Trillium Book Awards Author Reading 2015

THE WALLFLOWER CONFESSIONS

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8. Who do you have to blow in this country to get reviewed in a national paper?

Am I going to have to pull a Brittany to get some attention? I have hair I can shave, but who is going to lend me a baby to sit on my lap while I drive to the grocery store? This strategy presumes that I am being pursued by a pack of rabid paparazzi, hoping to capture my shorn nether-region on film.

Sadly, it ain’t so.

I’ve been talking to people and reading online articles about the process of getting reviewed. I know that experienced authors claim that they don’t read them, but for novice wallflower writers like me, a review says somebody noticed. There are apparently services that will review your book for a fee, but paying for it seems so sad.

Book reviews, especially fiction reviews, are being cut to reduce costs at the large papers. However, I pick the Canadian newspaper that I have had delivered to my door each day for more than 10 years because it has the best arts coverage, including book reviews. Lately, that book section has become skinny. It doesn’t even take up a ½ cup of Saturday morning coffee before I’ve finished it. The reason for choosing this paper over the other national paper with the poor arts coverage gets less compelling. I can read any paper to see who has launched a hostile take-over bid for whom. Not everyone is going to tell me which new writers are the ones to watch and which established ones are just mining the same old shaft.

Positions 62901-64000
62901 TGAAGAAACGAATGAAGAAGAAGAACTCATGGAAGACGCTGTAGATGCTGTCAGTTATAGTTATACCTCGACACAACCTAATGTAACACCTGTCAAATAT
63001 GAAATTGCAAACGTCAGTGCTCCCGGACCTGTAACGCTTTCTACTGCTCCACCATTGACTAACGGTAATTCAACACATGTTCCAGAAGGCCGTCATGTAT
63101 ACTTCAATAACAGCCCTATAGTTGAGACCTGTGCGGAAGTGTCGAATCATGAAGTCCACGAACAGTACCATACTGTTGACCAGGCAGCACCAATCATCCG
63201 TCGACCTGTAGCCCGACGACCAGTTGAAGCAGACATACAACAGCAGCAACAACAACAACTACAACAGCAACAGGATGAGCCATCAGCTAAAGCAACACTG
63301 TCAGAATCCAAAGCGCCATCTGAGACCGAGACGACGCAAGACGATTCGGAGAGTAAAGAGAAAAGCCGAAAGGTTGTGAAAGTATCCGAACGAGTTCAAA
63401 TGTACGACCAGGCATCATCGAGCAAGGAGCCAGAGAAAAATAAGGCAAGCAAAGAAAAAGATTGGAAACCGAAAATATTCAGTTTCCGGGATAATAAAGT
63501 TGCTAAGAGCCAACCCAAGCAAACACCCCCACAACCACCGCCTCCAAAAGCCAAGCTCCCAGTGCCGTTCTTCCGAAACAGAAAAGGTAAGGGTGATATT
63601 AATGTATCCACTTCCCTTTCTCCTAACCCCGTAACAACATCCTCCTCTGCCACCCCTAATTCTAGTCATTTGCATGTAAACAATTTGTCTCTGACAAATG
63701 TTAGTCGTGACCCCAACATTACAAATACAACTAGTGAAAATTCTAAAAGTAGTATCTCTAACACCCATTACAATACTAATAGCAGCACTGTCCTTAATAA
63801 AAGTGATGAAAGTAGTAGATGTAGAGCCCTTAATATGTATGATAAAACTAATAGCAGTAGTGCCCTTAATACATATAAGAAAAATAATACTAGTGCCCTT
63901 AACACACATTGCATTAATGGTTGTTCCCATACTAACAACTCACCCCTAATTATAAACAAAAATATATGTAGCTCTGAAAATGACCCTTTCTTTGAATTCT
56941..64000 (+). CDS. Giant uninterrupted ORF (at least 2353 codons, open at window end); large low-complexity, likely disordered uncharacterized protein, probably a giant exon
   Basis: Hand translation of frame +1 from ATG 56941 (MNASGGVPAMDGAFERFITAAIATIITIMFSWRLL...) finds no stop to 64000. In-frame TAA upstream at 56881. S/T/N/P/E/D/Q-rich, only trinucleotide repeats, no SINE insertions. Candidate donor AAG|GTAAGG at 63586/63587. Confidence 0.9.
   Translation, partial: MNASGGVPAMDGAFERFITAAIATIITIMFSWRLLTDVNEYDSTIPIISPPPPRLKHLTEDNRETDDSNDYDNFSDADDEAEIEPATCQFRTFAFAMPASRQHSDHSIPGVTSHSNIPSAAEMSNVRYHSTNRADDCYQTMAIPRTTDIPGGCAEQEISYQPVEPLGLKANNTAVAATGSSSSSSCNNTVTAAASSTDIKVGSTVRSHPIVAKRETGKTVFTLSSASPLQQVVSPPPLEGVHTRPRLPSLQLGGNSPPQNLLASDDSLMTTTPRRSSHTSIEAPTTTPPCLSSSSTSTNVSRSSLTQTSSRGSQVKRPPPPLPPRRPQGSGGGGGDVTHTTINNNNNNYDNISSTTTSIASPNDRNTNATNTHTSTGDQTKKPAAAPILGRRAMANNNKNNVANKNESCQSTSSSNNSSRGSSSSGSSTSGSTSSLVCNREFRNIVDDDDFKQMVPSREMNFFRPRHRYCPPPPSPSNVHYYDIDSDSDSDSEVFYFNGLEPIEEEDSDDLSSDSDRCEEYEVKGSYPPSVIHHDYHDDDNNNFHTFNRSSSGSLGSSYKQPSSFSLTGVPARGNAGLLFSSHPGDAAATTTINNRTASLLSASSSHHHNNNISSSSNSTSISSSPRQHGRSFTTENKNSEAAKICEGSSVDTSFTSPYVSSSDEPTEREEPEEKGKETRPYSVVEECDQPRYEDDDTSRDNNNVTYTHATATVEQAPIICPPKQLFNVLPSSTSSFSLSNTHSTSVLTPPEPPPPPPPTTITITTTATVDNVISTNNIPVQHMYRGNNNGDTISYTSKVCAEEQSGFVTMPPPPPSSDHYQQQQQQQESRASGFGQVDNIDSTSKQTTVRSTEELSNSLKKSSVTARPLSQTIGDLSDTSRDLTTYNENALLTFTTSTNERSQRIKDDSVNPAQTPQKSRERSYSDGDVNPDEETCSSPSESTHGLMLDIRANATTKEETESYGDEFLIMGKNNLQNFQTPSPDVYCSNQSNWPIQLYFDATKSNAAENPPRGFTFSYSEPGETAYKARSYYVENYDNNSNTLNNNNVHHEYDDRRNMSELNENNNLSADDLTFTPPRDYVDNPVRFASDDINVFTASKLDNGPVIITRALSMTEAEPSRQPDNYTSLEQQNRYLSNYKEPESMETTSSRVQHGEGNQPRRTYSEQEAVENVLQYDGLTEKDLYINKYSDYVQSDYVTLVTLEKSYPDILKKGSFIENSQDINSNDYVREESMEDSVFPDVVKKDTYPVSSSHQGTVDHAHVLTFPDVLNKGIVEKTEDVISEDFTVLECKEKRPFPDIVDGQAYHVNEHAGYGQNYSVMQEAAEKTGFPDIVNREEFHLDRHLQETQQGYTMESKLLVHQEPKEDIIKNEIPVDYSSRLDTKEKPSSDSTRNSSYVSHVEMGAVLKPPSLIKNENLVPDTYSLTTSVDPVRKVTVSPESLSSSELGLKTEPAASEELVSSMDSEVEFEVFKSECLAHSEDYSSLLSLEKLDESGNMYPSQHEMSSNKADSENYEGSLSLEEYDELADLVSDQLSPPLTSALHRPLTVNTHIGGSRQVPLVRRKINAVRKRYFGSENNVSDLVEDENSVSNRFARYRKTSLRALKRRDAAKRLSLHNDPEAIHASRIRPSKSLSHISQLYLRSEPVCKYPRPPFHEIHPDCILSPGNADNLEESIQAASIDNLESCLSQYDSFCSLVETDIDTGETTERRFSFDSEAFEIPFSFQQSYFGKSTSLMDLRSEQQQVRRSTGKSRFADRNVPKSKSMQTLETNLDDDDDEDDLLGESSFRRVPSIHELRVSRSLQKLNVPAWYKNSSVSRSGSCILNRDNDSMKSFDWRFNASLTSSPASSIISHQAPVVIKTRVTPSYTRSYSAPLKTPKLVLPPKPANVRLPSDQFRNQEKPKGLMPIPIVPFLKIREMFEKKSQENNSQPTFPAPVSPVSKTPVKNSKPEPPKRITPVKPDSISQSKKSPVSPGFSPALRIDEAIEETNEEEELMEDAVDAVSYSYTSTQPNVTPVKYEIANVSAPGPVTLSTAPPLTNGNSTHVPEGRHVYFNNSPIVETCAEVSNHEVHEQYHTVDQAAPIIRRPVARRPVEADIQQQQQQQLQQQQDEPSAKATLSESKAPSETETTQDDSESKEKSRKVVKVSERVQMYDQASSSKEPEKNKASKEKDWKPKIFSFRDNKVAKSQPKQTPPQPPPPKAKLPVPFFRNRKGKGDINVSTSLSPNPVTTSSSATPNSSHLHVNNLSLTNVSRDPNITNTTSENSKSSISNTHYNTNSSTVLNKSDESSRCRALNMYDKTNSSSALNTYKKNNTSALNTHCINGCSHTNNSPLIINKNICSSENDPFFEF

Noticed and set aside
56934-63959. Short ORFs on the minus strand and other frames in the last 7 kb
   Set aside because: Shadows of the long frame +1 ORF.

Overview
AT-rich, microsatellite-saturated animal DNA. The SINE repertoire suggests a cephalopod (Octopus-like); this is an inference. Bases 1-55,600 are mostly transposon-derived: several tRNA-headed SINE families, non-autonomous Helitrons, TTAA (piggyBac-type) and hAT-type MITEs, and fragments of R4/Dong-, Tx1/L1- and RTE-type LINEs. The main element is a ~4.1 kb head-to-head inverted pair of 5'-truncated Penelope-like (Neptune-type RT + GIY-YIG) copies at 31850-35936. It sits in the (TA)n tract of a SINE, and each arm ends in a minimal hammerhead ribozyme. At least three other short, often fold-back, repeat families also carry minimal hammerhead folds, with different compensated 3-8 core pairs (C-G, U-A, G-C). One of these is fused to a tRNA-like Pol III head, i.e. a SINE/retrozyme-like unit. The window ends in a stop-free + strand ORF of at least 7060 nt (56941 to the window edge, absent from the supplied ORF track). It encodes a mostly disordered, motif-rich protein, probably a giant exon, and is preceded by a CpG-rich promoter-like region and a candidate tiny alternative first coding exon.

So yet again, this is invisibility issue that I am experiencing in the press is not about me or my novel, but I am taking it kind of personally. Maybe I could get a gig dancing in hooker-wear on national television and people could comment on how fat I look in leather shorts. That might increase my visibility.

Or maybe I’ll just sit back and wait.

(*Remember, I am cheating with this blog. Because nothing much happens to me on a daily basis, this blog is a diary. Some of the events and insecurities I am blogging about are historical.)

The views expressed in the Writer-in-Residence blogs are those held by the authors and do not necessarily reflect the views of Open Book: Toronto.

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Beverley Stone

Beverley Stone grew up in outport Newfoundland before moving to Toronto to attend Osgoode Hall Law School. Her first novel, No Beautiful Shore, is published by Cormorant Books (2008).

Go to Beverley Stone’s Author Page